The freedom to spin and tip a pot by master potter Iskandar Jalil for a closer look may soon belong to many people.
The National Institute of Education is working on a project to produce detailed 3D scans of his works in its collection and make them available through digital platforms such as a website and a mobile application.
Mr Paul Lincoln, a senior lecturer at the institute who is driving the project, says it aims to open up access to the potter's highly prized works and allow more people, including students, to appreciate them up close and from different angles, as well as to interact with them in a tactile way.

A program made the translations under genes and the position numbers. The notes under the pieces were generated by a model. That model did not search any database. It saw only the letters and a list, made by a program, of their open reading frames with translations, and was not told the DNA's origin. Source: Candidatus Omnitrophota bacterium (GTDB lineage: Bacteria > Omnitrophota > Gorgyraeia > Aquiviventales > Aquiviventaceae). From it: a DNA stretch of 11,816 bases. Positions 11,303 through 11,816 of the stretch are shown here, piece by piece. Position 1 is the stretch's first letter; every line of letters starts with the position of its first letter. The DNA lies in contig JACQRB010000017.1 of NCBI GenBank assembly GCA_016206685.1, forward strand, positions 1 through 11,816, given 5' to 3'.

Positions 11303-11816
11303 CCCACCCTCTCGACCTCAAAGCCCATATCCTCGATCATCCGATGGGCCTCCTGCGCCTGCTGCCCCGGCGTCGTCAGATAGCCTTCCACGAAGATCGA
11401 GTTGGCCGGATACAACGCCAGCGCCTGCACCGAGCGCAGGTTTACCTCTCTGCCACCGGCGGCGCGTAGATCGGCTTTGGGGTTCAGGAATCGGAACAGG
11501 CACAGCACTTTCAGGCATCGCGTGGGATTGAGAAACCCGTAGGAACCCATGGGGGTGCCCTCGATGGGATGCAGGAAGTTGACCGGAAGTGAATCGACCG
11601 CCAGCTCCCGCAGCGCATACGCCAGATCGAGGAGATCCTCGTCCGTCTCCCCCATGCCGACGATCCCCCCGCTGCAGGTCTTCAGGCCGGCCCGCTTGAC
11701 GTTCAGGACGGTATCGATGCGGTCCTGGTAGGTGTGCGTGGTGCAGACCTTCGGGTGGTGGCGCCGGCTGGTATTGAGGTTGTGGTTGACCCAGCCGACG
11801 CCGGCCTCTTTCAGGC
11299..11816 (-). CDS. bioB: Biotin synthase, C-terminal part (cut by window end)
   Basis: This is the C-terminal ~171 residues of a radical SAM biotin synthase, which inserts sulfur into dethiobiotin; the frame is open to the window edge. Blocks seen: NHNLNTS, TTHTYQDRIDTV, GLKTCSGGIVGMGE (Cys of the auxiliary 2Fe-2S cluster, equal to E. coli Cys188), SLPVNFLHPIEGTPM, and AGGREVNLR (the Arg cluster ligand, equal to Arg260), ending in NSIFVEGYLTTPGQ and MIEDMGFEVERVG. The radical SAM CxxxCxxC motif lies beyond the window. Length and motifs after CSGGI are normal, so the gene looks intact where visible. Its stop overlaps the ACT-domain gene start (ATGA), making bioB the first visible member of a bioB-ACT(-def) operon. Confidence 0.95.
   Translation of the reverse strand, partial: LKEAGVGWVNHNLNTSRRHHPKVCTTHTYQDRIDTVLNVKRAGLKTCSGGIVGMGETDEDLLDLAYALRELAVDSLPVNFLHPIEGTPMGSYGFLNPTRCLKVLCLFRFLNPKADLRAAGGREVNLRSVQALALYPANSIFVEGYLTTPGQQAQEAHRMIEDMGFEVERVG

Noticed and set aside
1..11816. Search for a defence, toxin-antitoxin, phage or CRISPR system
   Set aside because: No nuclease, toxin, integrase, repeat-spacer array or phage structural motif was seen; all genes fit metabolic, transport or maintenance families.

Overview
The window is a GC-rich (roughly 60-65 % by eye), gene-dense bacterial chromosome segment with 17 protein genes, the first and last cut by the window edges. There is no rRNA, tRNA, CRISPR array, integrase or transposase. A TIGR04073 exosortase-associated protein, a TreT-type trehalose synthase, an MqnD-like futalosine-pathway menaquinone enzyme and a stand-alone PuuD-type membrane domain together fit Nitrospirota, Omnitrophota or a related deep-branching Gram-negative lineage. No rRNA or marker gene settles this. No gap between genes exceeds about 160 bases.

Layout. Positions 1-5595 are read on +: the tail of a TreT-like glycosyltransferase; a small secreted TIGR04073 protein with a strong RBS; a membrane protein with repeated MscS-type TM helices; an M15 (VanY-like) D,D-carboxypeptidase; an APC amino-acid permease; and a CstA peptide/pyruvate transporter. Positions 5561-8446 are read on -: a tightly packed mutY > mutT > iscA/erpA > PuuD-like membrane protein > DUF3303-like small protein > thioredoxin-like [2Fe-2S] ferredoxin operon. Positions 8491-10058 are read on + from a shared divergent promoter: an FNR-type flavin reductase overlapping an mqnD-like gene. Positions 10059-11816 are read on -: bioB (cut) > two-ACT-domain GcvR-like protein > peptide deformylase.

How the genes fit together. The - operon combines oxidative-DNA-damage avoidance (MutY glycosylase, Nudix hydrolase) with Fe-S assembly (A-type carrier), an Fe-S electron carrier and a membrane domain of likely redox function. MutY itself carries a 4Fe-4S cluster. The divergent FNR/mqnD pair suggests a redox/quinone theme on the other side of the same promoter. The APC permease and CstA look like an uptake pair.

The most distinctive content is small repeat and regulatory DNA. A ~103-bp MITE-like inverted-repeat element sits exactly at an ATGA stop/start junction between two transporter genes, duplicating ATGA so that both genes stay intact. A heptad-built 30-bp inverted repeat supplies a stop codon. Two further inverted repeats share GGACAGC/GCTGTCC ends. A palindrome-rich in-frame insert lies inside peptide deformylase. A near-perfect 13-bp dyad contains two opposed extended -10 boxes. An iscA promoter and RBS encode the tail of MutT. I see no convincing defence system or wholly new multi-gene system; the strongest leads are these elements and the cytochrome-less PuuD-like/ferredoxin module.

An example of a 3D scan from the project was on display during the opening of the institute's exhibition of Iskandar's works.
VIEW IT / DR ISKANDAR JALIL: A MASTER POTTER'S PHILOSOPHY & PROCESS
WHERE: The Art Gallery, 1 Nanyang Walk, National Institute of Education, Block 3C
WHEN: Till Sept 16, 10.30am to 5.30pm (weekday), closed on weekend
The scan, of a water bucket in the exhibition, was shown on a high- definition touchscreen. Users could rotate the virtual vessel 360 degrees and examine the colour and texture of its surface. They could also tip it sideways to look at its base.
The project is developed in partnership with Fraunhofer IDM@ NTU, a research centre for interactive digital media technology that was launched in 2010 under the auspices of Nanyang Technological University and Fraunhofer-Gesellschaft, Europe's largest institution for applied research.
The virtual documentation of Iskandar's pots in the institute's collection is expected to be completed by next year.